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With the risk of being a duplicate question of How often should I replace the strings on my guitar? I'd like to ask the same thing for bass guitar.

Bass strings are pricier than guitar strings, so I don't want to replace them more often then I should. I try to keep them as clean as possible (FastFret + occasional cleaning with 90% alcohol). However 4 months in (and about 40-50H of playing), and I'm starting to feel they don't sound that great. There are also fret marks on the high G

How often (playing hours or chronological months) should good quality bass strings be replaced?

I have a 4 string electric bass, and I use round-wound strings.

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Are you asking if they should be replaced more often that you're currently replacing them? Because if they sound bad you certainly wouldn't want to keep them longer. – Matthew Read Jun 6 '11 at 20:56
I'm asking what's the "normal" rate in which one would replace Bass strings. They currently don't sound bad, just not as good as they used to. – Yoav Weiss Jun 7 '11 at 11:00
Depends on how much you play. – Neil Meyer Dec 20 '15 at 13:26

14 Answers 14

up vote 11 down vote accepted

I change my strings when they start to sound stale, about every 4-6 months. As a gauge, I play about 5 hours a week in my church, plus an additional hour or two of practice on top of that. When I used DR coated strings, they would last a bit longer than that, but even with the extra life I had a hard time justifying the extra cost.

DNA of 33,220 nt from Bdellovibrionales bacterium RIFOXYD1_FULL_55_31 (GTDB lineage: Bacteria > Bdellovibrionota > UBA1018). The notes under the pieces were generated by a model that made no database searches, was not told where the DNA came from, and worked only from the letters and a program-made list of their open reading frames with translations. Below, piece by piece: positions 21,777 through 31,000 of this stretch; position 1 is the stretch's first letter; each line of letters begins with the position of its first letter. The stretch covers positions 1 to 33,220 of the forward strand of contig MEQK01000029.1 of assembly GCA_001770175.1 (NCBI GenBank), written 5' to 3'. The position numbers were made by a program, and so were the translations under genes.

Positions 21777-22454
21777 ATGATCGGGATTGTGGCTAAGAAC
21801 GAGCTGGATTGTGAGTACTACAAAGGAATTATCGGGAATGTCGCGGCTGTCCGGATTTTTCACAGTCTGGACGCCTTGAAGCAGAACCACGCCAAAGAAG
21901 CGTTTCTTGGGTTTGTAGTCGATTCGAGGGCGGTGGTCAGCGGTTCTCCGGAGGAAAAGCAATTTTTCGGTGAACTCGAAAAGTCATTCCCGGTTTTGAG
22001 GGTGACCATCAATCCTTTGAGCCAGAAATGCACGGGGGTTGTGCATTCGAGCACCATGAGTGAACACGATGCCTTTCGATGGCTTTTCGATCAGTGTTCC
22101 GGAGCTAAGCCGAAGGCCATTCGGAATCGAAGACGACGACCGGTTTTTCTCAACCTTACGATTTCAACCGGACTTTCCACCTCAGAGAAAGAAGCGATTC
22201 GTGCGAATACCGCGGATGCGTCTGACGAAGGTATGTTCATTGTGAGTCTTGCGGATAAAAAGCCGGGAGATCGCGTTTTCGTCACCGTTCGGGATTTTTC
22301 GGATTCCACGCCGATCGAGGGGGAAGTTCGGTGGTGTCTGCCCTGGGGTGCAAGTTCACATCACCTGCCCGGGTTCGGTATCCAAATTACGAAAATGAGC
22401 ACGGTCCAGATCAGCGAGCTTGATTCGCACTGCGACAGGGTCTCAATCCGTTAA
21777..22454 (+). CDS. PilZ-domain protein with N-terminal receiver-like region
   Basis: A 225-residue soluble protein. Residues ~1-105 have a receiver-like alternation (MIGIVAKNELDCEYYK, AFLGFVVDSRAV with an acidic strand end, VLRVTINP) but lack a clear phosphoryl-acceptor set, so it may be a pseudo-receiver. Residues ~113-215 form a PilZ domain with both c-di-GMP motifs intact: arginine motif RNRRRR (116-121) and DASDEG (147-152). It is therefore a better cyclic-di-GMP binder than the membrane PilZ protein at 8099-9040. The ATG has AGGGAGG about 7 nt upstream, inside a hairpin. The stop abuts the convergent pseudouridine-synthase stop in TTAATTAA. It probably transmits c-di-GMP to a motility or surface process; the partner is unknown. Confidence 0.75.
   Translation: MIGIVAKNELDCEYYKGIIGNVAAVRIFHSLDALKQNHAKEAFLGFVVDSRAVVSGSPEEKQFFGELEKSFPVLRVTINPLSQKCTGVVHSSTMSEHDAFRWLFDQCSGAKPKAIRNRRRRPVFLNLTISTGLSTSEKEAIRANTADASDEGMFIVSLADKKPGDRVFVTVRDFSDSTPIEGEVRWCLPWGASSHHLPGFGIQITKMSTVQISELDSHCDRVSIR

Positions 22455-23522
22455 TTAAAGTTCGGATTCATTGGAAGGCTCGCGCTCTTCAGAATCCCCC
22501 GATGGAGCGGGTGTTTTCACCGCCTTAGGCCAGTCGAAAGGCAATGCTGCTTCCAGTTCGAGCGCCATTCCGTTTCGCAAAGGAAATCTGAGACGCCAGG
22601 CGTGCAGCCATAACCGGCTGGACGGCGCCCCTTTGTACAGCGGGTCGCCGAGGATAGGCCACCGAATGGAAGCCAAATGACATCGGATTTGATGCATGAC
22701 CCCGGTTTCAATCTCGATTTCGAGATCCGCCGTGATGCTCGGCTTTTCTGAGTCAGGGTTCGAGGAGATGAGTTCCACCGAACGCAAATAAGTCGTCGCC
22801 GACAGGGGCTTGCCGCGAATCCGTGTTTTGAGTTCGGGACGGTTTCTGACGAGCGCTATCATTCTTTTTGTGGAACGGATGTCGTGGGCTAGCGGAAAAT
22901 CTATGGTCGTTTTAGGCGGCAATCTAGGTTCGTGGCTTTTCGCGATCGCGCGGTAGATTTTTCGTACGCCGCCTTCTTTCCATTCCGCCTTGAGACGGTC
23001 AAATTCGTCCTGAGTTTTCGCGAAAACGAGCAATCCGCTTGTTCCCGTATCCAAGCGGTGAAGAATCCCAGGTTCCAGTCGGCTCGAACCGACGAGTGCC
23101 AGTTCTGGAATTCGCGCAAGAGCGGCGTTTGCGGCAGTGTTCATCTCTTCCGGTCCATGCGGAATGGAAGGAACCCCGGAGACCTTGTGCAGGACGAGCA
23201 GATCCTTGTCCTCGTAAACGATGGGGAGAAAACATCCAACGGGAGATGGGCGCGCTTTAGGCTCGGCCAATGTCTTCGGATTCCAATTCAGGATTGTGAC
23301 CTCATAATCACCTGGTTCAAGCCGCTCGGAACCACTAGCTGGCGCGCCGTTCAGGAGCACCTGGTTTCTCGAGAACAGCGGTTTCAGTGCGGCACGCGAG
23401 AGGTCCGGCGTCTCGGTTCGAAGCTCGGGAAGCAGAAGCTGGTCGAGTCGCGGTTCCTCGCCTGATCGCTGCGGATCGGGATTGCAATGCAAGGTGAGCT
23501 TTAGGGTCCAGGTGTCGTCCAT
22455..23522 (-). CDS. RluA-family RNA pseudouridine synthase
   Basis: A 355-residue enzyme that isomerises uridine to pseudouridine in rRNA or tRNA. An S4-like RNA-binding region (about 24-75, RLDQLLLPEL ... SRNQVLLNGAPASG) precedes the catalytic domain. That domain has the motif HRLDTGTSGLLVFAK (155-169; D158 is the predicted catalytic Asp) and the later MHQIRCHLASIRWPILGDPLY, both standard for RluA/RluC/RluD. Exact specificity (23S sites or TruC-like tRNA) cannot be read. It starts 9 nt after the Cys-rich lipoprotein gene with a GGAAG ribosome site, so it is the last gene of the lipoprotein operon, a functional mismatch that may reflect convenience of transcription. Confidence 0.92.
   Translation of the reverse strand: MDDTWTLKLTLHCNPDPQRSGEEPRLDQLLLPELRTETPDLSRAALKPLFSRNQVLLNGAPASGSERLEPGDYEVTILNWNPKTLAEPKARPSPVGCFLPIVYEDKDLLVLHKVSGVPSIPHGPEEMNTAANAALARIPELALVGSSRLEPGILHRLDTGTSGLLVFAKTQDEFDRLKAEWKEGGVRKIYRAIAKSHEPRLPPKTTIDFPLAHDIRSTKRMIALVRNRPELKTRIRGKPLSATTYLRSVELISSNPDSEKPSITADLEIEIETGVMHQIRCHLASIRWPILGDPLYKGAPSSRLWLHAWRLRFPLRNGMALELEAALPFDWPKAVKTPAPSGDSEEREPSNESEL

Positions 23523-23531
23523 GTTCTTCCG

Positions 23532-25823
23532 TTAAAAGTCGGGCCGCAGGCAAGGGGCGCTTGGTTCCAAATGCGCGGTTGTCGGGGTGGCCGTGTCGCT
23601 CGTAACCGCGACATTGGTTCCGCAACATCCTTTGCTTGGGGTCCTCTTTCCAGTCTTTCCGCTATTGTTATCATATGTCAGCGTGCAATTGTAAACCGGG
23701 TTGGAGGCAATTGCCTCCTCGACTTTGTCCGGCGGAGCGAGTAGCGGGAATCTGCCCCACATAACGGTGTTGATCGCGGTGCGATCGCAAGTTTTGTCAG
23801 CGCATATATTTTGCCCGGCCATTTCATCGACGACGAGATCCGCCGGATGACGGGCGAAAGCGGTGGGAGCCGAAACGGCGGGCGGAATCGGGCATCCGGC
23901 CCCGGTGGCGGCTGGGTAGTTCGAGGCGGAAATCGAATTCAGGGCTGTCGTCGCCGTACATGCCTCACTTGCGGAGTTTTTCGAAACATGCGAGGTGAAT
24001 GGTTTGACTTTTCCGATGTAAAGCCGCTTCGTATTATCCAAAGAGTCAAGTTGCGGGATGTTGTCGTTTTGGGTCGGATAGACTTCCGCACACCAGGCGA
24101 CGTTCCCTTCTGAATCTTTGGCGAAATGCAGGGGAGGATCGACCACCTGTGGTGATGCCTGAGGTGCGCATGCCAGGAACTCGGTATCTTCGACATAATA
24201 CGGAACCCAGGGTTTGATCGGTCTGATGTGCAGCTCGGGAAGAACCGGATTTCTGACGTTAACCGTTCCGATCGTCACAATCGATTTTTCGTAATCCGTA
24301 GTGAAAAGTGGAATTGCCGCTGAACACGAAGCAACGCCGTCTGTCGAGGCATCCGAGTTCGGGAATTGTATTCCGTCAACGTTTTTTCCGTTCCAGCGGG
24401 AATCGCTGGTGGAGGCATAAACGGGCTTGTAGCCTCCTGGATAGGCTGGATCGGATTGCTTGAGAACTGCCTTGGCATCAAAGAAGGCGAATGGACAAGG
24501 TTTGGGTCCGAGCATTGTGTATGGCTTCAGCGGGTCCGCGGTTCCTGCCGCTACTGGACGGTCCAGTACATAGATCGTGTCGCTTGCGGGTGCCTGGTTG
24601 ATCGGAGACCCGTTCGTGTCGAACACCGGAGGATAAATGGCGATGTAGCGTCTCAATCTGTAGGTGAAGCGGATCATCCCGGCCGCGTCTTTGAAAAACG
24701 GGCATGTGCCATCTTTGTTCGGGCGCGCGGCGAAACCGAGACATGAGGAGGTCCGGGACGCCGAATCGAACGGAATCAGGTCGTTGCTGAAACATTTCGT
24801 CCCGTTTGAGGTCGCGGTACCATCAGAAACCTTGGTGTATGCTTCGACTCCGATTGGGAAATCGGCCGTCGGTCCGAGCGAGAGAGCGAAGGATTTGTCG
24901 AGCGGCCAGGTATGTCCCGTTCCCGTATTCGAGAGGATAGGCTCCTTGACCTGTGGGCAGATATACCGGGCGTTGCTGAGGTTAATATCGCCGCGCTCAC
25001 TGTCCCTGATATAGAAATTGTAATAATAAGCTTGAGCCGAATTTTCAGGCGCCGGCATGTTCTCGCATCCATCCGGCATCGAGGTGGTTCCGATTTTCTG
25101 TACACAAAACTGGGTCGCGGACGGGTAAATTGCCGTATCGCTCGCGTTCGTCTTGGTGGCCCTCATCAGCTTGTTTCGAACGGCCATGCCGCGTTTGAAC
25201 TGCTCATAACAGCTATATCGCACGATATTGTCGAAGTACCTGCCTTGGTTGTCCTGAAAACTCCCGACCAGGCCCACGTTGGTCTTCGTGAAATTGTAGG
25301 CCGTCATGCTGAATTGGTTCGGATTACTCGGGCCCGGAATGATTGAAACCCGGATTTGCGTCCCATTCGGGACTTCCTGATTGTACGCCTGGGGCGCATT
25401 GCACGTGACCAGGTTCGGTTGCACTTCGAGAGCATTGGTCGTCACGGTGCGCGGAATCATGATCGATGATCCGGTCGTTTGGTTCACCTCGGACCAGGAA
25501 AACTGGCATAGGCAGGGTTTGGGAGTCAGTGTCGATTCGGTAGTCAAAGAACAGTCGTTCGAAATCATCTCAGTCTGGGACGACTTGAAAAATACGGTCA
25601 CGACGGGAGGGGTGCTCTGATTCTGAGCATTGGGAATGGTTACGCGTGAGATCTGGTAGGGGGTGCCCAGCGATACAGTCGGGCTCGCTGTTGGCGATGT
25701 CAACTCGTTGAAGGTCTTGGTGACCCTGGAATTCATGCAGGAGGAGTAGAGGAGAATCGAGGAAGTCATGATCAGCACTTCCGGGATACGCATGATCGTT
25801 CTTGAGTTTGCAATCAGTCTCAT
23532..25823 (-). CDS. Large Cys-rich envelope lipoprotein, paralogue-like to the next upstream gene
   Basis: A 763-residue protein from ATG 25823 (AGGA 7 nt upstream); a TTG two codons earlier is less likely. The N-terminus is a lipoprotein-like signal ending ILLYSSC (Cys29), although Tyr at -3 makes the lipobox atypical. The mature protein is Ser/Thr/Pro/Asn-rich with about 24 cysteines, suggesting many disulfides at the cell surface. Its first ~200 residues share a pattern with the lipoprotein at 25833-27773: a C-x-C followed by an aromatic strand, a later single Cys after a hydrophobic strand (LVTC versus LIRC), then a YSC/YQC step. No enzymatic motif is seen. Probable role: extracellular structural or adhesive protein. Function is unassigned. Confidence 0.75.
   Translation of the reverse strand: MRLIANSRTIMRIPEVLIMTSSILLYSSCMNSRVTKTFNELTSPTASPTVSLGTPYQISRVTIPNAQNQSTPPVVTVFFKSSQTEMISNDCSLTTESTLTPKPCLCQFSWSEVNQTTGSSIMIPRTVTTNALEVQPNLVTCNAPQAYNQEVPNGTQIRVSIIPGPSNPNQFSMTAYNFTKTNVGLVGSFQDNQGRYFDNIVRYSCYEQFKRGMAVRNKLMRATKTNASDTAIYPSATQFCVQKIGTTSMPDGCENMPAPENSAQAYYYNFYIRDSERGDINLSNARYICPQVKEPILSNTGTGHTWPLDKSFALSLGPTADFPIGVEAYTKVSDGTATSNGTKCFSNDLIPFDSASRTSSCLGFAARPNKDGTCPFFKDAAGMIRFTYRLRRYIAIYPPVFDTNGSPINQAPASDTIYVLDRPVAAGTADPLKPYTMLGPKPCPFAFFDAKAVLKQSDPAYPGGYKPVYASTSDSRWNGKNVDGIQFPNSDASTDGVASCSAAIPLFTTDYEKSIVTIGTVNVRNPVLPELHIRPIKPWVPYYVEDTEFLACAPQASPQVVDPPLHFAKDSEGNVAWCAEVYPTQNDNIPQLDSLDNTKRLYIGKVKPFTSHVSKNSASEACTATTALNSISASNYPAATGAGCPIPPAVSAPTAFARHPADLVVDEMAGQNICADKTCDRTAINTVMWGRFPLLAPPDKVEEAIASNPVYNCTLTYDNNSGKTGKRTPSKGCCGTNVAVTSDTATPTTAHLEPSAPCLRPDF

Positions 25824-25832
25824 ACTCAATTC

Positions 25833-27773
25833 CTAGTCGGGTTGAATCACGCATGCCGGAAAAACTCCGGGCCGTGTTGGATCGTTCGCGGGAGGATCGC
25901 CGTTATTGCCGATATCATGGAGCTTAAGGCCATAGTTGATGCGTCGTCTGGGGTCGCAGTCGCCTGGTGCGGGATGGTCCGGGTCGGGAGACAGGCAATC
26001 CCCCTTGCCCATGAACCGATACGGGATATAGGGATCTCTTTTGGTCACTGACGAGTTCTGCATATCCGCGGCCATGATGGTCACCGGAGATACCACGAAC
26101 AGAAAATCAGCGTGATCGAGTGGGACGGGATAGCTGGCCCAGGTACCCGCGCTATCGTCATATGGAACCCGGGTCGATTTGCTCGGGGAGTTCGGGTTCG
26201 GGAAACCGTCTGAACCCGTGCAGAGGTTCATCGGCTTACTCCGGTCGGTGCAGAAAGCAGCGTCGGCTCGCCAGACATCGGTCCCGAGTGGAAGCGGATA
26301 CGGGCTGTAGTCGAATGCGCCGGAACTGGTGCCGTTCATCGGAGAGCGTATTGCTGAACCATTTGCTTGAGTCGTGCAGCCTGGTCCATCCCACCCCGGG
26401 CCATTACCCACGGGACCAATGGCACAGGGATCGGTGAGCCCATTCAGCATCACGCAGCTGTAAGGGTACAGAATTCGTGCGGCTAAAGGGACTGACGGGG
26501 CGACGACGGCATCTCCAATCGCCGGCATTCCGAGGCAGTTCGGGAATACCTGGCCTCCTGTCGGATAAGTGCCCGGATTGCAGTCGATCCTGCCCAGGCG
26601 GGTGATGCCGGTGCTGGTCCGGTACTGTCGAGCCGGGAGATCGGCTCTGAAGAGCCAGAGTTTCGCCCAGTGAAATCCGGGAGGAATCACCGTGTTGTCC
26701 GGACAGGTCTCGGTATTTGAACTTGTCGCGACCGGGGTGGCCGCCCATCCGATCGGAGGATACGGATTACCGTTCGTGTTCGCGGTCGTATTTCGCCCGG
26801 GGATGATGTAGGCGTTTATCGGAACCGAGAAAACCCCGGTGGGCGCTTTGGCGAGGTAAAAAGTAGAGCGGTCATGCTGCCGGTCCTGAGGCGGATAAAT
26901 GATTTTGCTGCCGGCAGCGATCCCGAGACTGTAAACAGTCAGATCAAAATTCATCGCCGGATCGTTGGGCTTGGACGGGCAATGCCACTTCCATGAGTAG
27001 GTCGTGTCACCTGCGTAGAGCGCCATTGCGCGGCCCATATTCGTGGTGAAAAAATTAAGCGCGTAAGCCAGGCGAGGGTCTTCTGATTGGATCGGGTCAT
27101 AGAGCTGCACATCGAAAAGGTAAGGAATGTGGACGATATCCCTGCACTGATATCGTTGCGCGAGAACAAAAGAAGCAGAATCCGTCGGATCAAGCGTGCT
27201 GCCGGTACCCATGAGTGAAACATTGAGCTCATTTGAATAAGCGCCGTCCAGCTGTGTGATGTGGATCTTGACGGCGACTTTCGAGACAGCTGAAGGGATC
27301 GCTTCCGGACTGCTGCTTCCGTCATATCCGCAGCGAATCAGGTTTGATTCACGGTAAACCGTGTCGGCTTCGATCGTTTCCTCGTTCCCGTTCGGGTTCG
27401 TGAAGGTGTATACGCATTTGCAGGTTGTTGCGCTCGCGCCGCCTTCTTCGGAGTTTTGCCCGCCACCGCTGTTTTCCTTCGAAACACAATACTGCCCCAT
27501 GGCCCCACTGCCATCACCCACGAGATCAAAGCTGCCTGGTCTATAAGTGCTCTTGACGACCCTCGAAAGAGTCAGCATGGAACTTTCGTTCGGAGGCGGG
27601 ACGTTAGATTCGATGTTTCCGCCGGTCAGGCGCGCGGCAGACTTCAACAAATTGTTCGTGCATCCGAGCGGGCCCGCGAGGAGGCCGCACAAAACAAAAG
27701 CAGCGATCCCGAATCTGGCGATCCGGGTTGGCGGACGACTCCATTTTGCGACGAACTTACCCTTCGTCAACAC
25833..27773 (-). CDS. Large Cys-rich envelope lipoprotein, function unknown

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What is DR coated? – musicwithoutpaper Jun 14 '11 at 22:25
They are a brand of coated strings. Strings degrade in part because your fingers bring chemistry which corrodes them and funk which embeds between windings. Coating protects them, but changes the tone in ways some musicians don't like. More here:… – Dave Jacoby Sep 25 '12 at 14:27

As guitarist who plays bass occasionally, I can tell you that bass strings just seem to be pricier. But they also last much, much longer. Of course after some time, they loose some brilliance but after that they usually keep the sound for a long time. The sweat-production of your hands also reduces the life of your strings. In general I'd say that bass-strings lives about 5-10 times longer than guitar strings, which makes them as cheap(/expensive) as guitar-strings.

If you want to keep the brilliance of your sound, you have no choice to either use coated strings or to change your strings more frequently. (And of course keep a good maintenance) If you can live with a 'dull' sound, you can generally keep uncoated strings on for over an year or longer. (unless they break^^)

As you can see, there is no basic yes or no to your question, you need to decide for yourself what you expect from your sound. [ I know, I hate such answers, too. ;) ]

I hope that helps, but keep in mind that the life of guitar/bass-strings can vary drammatically. It's all about how often you play, your hand-sweat, your maintenance and the material of your strings (+coat). So bass strings last from roughly 1 month to 5 years. ;)